Major League Soccer has been an early adopter of new technology with the help of Adidas, and the San Jose Earthquakes are just one of the league's teams to give it a try. Players have small sensors made by Adidas placed into pockets in their undershirts. The sensors then send real-time data to the coaching staff's iPad.
"We get some instant feedback on the field in terms of certain metrics that we feel are important like heart rate. Working at the upper limit of our heart rate that we want to be in and also during our rest we know when they are down at a reasonable level when we can train again," said Mark Watson, head coach of the Earthquakes.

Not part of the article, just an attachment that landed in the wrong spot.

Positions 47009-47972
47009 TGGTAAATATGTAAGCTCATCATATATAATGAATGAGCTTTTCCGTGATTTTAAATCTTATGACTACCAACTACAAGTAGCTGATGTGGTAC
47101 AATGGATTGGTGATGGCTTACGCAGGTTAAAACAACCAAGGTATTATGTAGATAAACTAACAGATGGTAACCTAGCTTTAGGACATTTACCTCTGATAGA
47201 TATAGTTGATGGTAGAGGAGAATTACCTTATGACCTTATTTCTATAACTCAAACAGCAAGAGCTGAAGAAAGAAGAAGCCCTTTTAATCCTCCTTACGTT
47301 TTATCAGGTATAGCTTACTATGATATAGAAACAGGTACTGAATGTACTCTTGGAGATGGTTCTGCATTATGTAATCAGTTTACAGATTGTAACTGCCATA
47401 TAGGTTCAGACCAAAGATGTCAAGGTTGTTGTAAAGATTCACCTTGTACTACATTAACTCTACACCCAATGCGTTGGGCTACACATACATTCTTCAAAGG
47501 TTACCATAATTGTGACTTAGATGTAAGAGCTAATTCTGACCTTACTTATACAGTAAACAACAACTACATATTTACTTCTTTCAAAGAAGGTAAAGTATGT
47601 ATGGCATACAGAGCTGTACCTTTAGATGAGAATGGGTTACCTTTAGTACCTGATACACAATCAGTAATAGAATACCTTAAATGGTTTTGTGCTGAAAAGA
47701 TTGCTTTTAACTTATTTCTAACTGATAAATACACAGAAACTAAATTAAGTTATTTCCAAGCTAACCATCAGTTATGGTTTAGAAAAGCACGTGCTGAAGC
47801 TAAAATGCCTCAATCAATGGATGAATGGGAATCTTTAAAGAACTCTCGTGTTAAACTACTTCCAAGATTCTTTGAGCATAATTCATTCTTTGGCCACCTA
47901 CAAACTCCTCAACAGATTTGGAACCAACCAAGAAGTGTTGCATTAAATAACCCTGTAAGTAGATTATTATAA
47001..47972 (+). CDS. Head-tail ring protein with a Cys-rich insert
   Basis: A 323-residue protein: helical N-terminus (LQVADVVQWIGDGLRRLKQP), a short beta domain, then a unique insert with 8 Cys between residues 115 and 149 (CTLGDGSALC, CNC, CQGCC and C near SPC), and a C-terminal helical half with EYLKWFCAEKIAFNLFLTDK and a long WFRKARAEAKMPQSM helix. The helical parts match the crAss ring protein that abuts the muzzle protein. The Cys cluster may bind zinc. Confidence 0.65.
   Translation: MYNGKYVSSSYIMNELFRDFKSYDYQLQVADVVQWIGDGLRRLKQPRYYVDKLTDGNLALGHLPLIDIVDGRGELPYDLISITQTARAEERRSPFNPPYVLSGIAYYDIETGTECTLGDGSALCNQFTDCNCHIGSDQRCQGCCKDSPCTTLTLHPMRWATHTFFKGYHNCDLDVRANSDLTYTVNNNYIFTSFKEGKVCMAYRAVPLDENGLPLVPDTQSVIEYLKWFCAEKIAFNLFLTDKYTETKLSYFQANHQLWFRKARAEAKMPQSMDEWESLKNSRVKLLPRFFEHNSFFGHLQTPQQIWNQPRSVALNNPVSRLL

Read More American soccer's continued expansion gamble
Watson said the data are helpful in gauging levels of exhaustion both in practice and during games. The data complied are particularly useful in determining when a player has adequately recovered from an injury, and is suitable to play again, he said.
The data have also forced him to rethink the team's whole process regarding practice, and have made the team and coaching staff more responsive to individual health circumstances.